Renowned sand artist up against the clock as tide threatens massive installation in Tofino, B.C.

Jim Denevan is about as zen as it gets when it comes to an art project he’s creating in Tofino, B.C. 

Four months of painstaking planning and execution will be washed away by the Pacific Ocean at 9:30 p.m. PT on Saturday.

But two days before it happens, he’s still working away.

“It’s a good life lesson,” said the artist from Santa Cruz, California. “Nothing is permanent.”

Denevan is a world-renowned artist who creates geometric sand paintings — called “land art” — that exist briefly before succumbing to the elements.

Jim Denevan uses a hoe and stick as his tools. He has produced massive art installations in over 25 countries, including Siberia, Russia, England and Uruguay. (Erica Johnson/CBC)

For over a week, he’s been toiling on Chesterman Beach, one of a handful of beaches that stretch along the west coast in Tofino.

Denevan has produced massive pieces, primarily out of sand, in over 25 countries, including Spain, Russia, England and Uruguay.

Many of his installations are commissions — he’s created a giant alien for a kids’ movie, the world’s largest footprint for a boot manufacturer — but this Tofino project is a labour of love.

Jim Denevan’s installations, many of them commissions, primarily feature massive geometric patterns on beaches worldwide. His project in Tofino, he says, is a labour of love. (Brighton Denevan)

“It’s as good as it gets for me,” he said. “Typically when I draw in the sand, it lasts three to five hours then it washes away. But … I can work [here] for an entire week. There’s an elevated platform, so the sand stays drawable.”

He estimates a high tide will start erasing his composition — which will be 1,000 metres by 200 metres — on Saturday night. But that doesn’t bother him one bit.

“This is a natural area, a beautiful, beautiful place,” he said. “It would be tacky, bombastic, to put something very large here that lasted more than a few days.”

Tourists and locals are often surprised to happen upon Jim Denevan’s work-in-progress, he says. The artist has invited volunteers to help rake and dig for his installation in Tofino, pictured here. (Brighton Denevan)

As he works, tourists and locals stroll by — all surprised to happen upon Denevan and his work-in-progress.

“One thing that’s fun about this particular location and a large art work like this is that no one’s expecting it,” he said.

“People are just enjoying the day, they go for a walk. And the artwork is on the ground, not 100 feet tall. So it still feels gentle to them, not overwhelming. Even though the artwork is 1,000 metres.”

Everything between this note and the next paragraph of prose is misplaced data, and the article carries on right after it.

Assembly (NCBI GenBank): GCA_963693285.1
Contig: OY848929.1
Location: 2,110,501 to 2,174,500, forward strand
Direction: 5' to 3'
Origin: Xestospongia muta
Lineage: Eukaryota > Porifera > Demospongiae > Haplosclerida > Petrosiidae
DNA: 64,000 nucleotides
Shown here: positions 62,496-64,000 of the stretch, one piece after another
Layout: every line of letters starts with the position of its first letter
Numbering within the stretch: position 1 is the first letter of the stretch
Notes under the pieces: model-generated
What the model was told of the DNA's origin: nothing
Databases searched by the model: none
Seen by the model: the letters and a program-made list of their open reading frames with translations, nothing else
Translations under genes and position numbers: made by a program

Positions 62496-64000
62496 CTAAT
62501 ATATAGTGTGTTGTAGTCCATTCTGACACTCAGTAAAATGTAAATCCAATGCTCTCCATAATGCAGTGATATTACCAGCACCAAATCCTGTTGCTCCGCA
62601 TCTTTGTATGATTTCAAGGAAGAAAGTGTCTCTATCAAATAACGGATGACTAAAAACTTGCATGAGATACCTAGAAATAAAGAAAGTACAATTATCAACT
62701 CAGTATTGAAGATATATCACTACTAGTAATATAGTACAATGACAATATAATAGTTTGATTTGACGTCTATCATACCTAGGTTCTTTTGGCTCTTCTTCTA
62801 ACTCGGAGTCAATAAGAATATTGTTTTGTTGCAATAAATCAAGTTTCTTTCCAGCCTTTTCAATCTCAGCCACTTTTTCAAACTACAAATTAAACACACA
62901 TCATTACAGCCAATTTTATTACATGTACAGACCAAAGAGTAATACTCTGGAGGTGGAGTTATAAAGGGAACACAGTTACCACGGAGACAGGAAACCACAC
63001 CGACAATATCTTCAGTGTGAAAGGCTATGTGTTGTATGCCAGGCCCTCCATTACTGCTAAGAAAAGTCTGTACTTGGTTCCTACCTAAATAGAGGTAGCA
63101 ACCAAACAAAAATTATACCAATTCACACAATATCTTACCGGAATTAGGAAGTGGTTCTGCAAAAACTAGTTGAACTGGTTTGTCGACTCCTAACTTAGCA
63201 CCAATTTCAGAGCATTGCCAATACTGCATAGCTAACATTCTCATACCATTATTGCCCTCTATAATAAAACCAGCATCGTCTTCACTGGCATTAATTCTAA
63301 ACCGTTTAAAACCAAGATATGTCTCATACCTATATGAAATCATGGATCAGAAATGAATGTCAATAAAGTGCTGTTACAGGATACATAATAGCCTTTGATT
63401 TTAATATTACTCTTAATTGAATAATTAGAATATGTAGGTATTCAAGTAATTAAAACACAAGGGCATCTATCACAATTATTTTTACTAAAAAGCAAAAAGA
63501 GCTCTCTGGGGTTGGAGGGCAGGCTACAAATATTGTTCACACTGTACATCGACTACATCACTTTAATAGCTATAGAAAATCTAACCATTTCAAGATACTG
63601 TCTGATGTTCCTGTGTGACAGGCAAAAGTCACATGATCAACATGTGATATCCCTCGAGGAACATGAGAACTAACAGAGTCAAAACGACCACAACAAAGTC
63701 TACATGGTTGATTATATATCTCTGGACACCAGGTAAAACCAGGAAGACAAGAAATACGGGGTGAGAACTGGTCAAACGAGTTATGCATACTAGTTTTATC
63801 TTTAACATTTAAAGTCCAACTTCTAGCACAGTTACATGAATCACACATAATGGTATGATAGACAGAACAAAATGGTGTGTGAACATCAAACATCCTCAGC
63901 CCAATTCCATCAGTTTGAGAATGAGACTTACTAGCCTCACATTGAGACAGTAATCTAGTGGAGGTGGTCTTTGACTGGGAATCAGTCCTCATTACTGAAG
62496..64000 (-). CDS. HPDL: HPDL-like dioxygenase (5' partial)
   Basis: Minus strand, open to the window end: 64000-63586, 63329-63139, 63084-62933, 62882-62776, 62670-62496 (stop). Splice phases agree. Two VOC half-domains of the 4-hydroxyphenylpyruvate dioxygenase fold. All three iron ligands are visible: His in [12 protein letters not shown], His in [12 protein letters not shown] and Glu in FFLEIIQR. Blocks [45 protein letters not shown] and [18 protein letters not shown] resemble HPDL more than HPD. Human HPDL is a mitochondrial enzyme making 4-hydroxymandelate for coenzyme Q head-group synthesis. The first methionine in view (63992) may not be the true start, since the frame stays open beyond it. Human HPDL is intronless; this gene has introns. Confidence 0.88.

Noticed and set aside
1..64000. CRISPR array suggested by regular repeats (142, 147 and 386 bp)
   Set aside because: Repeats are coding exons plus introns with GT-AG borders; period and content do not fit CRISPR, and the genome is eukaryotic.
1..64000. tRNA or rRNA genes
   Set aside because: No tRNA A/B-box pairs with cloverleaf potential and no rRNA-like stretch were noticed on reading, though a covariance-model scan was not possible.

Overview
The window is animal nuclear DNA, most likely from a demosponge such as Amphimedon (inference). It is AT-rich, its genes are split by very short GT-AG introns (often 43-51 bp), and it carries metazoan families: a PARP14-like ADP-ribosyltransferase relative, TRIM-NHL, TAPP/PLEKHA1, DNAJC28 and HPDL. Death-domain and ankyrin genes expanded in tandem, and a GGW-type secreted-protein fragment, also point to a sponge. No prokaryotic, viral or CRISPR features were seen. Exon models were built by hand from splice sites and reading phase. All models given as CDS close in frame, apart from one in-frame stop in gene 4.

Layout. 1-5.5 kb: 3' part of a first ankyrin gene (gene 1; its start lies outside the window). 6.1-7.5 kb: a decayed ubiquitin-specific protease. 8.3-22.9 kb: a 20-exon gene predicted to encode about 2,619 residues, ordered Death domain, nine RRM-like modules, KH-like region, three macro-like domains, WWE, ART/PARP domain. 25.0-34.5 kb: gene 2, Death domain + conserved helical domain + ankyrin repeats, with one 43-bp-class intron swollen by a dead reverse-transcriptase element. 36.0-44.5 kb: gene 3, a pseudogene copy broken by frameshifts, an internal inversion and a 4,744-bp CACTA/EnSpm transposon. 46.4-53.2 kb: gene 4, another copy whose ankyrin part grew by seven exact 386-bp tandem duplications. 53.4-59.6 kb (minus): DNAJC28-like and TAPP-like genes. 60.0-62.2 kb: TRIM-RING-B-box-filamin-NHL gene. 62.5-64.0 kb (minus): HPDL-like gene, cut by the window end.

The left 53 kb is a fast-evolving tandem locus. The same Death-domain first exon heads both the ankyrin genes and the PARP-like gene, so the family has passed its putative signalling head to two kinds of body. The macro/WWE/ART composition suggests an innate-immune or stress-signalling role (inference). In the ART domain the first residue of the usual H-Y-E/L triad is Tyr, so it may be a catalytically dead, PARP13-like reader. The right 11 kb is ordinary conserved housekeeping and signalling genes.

‘How is it so perfect?’

It was certainly unexpected for Antonia Smith, who’s visiting Tofino for the first time, from Halifax. 

“I’ve never seen anything like this,” she said. “It’s just incredible. How is it so perfect?”

Denevan uses a hoe, a stick, and a rake as his tools, creating works so symmetrical that they look computer-engineered.

A view of the circular shapes in Jim Denevan’s art installation in Tofino, B.C., which is anticipated to be washed away by the Pacific Ocean on Sunday, July 10. (Brighton Denevan)

For this project, he’s inviting volunteers to rake and dig — most afternoons this past week have seen more than a dozen people helping out, he says.

The California native says he started creating art as a result of a tumultuous childhood. His father died when he was five years old, and his mother threw herself into her work.


He says he retreated to the forest to escape the trauma of his home, where there was virtually no parenting for himself and his seven brothers.

“It’s half meditation, half physical exercise.”

He does want some record of his work before it’s all washed away. Denevan says he’ll rent a helicopter to take pictures this weekend. The piece will be photographed by satellite, too. 

JIm Denevan says he’ll rent a helicopter to take pictures of his installation this weekend. (Brighton Denevan)

But once it’s gone, it’s on to another artwork, says Denevan — once he recovers from the physically demanding project.

“I draw in the sand for my own enjoyment,” he says.

“It’s a creative outlet. Like a big sheet of paper.”

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